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The recent availability of longitudinal data on the possible association of different lifestyles with dementia and Alzheimer's disease (AD) allow some preliminary conclusions on this topic. This review systematically analyses the published longitudinal studies exploring the effect of social network, physical leisure, and non-physical activity on cognition and dementia and then summarises the current evidence taking into account the limitations of the studies and the biological plausibility. For all three lifestyle components (social, mental, and physical), a beneficial effect on cognition and a protective effect against dementia are suggested. The three components seem to have common pathways, rather than specific mechanisms, which might converge within three major aetiological hypotheses for dementia and AD: the cognitive reserve hypothesis, the vascular hypothesis, and the stress hypothesis. Taking into account the accumulated evidence and the biological plausibility of these hypotheses, we conclude that an active and socially integrated lifestyle in late life protects against dementia and AD. Further research is necessary to better define the mechanisms of these associations and better delineate preventive and therapeutic strategies.
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Objective: To describe the baseline characteristics of the participants in the Three-City (3C) Study, a study aiming to evaluate the risk of dementia and cognitive impairment attributable to vascular factors. Methods: Between 1999 and 2001, 9,693 persons aged 65 years and over, institutionalized, were recruited from the electoral rolls of three French cities, i.e. Bordeaux, Dijon and Montpellier. Health-related data were collected during face-to-face interviews using standardized questionnaires. The baseline examination included cognitive testing and diagnosis of dementia, and assessment of vascular risk factors, including blood pressure measurements, ultrasound examination of the carotid arteries, and measurement of biological parameters (glycemia, total, high-density lipoprotein and low-density lipoprotein cholesterol, triglycerides, creatinemia); 3,442 magnetic resonance imaging (MRI) examinations were performed in subjects aged 65-79. Measurements of ultrasound, blood, and MRI parameters were centralized. Two follow-up examinations (at 2 and 4 years) were planned. Results: After exclusion of the participants who had subsequently refused the medical interview, the 3C Study sample consisted of 3,649 men (39.3%) and 5,645 women, mean age 74.4 years, with a relatively high level of education and income. Forty-two percent of the participants reported to be followed up for hypertension, about one third for hypercholesterolemia, and 8% for diabetes; 65% had elevated blood pressure measures (systolic blood pressure greater than or equal to 140 or diastolic blood pressure greater than or equal to 90). The proportion of Mini-Mental State Examination scores below 24 was 7% and dementia was diagnosed in 2.2% of the participants. Conclusion: Distribution of baseline characteristics of the 3C Study participants suggests that this study will provide a unique opportunity to estimate the risk of dementia attributable to vascular factors. Copyright (C) 2003 S. Karger AG, Basel.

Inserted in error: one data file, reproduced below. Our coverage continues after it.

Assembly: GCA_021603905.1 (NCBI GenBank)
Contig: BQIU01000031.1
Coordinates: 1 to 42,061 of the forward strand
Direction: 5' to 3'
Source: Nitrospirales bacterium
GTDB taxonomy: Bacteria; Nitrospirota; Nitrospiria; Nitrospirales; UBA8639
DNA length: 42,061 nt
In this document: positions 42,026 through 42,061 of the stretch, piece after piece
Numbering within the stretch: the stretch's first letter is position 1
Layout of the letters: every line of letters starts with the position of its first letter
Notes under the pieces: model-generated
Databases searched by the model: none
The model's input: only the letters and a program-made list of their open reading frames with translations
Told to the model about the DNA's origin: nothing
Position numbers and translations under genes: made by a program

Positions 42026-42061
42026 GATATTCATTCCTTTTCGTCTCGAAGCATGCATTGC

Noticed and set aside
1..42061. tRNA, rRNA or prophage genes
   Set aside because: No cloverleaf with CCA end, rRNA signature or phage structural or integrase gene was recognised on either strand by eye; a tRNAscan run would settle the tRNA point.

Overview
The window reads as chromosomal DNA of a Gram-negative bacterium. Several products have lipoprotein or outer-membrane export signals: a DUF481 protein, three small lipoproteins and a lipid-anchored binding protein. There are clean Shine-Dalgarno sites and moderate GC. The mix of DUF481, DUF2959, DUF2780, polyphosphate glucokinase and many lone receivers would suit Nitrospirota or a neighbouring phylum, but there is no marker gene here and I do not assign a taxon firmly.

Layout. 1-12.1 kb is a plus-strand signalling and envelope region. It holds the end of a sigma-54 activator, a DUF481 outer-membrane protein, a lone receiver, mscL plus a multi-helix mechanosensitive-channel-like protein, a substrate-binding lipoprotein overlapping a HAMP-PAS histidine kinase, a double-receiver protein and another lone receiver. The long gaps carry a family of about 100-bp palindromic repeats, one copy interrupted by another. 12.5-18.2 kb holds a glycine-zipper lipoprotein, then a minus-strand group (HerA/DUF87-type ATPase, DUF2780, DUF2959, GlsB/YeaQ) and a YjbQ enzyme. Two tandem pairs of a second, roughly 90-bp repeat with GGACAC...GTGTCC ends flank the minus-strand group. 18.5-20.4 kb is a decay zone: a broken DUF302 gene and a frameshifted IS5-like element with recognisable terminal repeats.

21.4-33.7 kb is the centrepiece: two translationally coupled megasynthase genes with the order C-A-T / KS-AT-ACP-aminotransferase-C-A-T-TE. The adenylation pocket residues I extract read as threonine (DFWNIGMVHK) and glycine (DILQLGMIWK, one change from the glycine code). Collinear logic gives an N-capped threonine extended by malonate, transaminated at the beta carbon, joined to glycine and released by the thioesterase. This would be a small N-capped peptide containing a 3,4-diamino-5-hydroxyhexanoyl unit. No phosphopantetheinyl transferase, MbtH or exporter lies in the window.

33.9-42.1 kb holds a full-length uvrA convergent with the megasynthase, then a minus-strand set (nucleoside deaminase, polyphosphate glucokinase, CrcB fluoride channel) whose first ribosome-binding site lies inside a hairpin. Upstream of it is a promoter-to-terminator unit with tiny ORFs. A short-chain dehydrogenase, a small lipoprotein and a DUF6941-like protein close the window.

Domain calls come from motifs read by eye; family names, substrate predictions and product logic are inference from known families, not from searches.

Article
To examine associations between complexity of main lifetime occupation and cognitive performance in later life. Occupational complexity ratings for data, people, and things were collected from the Dictionary of Occupational Titles for 1,066 individuals (men = 534, women = 532) in the Lothian Birth Cohort 1936. IQ data were available from mean age 11 years. Cognitive ability data across the domains of general ability, processing speed, and memory were available at mean age 70 years. General linear model analyses indicated that complexity of work with people and data were associated with better cognitive performance at age 70, after including age 11 IQ, years of education, and social deprivation. The current findings are supportive of the differential preservation hypotheses that more stimulating environments preserve cognitive ability in later life, although the continued effects into old age are still debated. Studies that have early-life cognitive ability measures are rare, and the current study offers interesting prospects for future research that may further the understanding of successful aging. © 2014 American Academy of Neurology.